The new year brings three new quizzes and lots of new features

Happy New Year, everyone! I hope you’re all doing well, staying safe, and managing your sanity during this challenging school year. After having some time to work on over Winter Break, I wanted to send you an update to let you know about three new quizzes and a bunch of new features that I hope will make your lives a little easier.

First, the three new quizzes in alphabetical order:

  • Molar Conversions Quiz
    • convert between moles and a variety of units
    • chemical formulas or compound names; simple or word problems
  • Isotope Naming & Notation Quiz
    • name isotopes, determine isotope notation and count number of subatomic particles for hundreds of isotopes
  • Thermochemical Equations Quiz
    • over 100 thermochemical equations with heats of reactions
    • stoichiometry and limiting reagents problems
    • balanced and unbalanced equations; chemical formulas or names; grams and moles; percent yield
    • creating this quiz also added 192 new balanced chemical equations that are used by other quizzes for more variety!

I also added a new score correction feature to the Dashboard that allows you to override quiz items that has erroneously marked as incorrect. Just view the quiz result details, check the box(es) next to the items you’d like to mark as correct, and click the “Save Update” button at the bottom of the page. You can also leave feedback (comments) on quiz results that can be viewed by your students just like in other learning management systems. Another new Dashboard feature is the ability to archive old quiz results so they don’t show up in the list any more unless you want them to be displayed. This has no impact on whether or not a student can see their quiz results, because students can’t currently archive their results. Finally, by request, teachers now have the ability to filter their quiz results by class.

In addition to these new features and quizzes, I made two quick bug fixes, one giving teachers the ability to disable assignment email notifications to students (this option wasn’t displaying correctly before), and some beta decays in the Nuclear Reactions Quiz were generating way too many products, resulting in questions that violated the law of conservation of matter. Oops! There were also some little bug fixes thanks to teacher and student feedback that were mostly focused on simple mistakes, like a student putting an extra space before or after an answer that resulted in an item being marked incorrect when it shouldn’t have been.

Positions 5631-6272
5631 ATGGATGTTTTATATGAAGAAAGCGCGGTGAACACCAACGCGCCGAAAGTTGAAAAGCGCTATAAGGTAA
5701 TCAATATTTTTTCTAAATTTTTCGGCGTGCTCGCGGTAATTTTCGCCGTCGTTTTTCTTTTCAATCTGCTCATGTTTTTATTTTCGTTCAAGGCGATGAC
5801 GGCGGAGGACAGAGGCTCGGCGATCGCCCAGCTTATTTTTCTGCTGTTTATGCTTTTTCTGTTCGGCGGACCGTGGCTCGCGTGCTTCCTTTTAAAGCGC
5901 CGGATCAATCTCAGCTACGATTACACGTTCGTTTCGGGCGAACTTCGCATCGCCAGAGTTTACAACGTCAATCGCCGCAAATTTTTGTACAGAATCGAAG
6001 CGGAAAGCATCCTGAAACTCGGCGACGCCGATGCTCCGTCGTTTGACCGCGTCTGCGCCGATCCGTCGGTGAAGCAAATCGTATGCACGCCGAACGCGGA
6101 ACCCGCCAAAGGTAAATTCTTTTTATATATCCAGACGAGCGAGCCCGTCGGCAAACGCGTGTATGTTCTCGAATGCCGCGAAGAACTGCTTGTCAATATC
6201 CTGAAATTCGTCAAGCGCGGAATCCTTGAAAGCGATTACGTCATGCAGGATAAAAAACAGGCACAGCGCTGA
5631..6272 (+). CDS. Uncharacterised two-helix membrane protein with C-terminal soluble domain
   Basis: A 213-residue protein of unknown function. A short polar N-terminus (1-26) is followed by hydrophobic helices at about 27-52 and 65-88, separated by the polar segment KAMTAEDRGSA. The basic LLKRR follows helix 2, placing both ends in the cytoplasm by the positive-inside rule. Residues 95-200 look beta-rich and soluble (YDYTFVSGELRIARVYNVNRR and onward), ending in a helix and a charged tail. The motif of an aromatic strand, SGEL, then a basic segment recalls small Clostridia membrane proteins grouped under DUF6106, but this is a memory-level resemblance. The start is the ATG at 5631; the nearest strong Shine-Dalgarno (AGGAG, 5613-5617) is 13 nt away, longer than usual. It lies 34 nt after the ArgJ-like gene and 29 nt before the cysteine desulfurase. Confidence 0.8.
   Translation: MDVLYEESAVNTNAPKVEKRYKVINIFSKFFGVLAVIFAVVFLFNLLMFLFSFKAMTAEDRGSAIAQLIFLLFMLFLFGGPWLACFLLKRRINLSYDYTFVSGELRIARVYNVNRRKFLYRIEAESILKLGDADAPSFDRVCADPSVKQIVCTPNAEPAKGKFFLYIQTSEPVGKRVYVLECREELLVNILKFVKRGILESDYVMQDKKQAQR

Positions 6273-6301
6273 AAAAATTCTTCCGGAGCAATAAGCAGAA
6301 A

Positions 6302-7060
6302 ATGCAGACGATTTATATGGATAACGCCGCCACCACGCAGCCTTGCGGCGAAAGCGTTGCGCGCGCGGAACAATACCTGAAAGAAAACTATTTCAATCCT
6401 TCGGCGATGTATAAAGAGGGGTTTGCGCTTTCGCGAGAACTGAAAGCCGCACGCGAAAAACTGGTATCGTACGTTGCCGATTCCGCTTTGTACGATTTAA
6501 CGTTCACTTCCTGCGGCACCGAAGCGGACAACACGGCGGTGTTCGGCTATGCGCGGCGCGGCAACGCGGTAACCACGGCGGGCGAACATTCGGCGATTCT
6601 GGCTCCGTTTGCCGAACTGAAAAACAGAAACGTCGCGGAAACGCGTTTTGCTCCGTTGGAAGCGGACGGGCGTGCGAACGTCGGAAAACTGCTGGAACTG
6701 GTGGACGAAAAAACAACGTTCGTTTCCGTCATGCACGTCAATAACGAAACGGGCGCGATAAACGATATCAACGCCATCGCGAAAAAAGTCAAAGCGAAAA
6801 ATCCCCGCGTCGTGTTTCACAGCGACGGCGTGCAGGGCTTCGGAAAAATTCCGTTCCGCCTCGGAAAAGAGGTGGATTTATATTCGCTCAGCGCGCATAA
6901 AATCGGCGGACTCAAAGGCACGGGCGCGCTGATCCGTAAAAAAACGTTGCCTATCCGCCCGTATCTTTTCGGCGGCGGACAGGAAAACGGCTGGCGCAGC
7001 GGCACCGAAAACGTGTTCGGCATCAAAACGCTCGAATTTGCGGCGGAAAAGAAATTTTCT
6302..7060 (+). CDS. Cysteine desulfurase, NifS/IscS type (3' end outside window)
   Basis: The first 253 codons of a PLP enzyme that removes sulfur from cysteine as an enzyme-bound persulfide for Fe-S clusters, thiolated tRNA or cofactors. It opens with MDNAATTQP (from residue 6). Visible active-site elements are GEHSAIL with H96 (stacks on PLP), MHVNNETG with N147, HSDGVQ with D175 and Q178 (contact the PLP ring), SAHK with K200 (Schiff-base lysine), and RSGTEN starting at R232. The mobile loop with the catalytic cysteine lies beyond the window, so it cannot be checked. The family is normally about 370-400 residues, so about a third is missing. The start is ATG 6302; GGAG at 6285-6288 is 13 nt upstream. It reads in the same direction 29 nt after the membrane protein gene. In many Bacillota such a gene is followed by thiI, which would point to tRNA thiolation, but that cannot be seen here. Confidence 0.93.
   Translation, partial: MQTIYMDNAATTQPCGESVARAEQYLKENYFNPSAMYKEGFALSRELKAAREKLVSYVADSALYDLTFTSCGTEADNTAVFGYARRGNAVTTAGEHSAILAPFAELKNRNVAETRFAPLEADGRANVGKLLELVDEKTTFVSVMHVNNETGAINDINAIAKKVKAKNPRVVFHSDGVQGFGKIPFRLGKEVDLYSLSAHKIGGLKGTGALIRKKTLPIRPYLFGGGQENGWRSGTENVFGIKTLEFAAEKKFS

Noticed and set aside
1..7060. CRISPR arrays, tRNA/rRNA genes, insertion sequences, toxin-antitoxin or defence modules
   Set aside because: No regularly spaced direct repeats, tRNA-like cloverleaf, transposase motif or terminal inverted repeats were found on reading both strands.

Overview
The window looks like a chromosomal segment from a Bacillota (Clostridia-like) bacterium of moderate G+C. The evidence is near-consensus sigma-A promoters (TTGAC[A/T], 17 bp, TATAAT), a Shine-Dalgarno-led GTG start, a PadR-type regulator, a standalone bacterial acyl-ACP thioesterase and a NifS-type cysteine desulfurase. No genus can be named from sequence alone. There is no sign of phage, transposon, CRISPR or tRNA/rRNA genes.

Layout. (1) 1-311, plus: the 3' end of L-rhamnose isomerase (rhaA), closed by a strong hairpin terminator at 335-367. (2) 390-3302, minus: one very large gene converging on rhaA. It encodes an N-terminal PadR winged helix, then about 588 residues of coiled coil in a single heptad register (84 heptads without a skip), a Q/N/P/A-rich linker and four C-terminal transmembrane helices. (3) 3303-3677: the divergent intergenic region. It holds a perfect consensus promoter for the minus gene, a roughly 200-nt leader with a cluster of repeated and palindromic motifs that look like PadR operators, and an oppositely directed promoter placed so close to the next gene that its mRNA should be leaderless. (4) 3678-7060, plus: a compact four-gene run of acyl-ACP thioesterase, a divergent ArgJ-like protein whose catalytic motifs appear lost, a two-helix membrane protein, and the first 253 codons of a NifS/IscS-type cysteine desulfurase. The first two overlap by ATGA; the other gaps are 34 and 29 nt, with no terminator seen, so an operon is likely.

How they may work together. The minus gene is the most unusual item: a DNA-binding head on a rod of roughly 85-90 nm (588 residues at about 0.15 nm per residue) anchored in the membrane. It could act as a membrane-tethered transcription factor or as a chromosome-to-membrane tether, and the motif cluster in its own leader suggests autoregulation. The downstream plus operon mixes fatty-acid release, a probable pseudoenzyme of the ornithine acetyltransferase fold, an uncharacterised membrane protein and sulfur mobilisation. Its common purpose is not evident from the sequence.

The last new feature that I’ve added – reference sheets! For decades I’ve given my students various handouts of equations, ions, etc., as have many of you, but a teacher contacted me asking for a list of the polyatomic ions used the Naming Chemical Compounds Quiz, so I uploaded my reference sheets to Google Drive, updated and tweaked them, and I’ve made them available to you to use with your students. You can make copies in Google Docs or download them as Word documents and modify them however you like, or you can just download them as PDFs and print them for use in your own classroom (if you’re currently teaching in person, like I am). There are reference sheets for ions, common chemical equations, and SI prefixes, but if I’ve left out an important topic, ion, or equation, please let me now!

Finally, check out these cool website visitor stats:

Today (January 5th, 2021) represents the day with the greatest number of hits and unique visitors since began this past summer! You can also clearly see where Thanksgiving and especially Winter Break happened, which was great timing because I used that time to run all kinds of backend site maintenance. The most popular quiz to date? Naming Chemical Compounds, of course – the first one I wrote for my school blog so many years ago, which has had over 48,000 hits since August 1st.

I can’t thank you enough for all of your help finding and reporting bugs so I can fix them while also requesting features and suggesting new quizzes so that I can make the site better. If you’re new to, here are some quick and easy things you can also do to help make the site more popular:

I hope you’re all staying safe and healthy! We went back to face-to-face “hybrid” teaching today after temporarily going fully remote in early December, so with covid cases back on the rise due to the holidays, I’ve started wearing a KN95 mask under my cloth mask, and it was surprisingly comfortable compared to breathing through the PM2.5 carbon filters I inserted into my cloth masks for the first four months. They’re just so expensive – US$2 each in a 20 pack! – so if you have any hot tips for cheaper KN95’s, I’m all ears. Please feel free to drop me a line at any time at or by using the Contact form. Take care!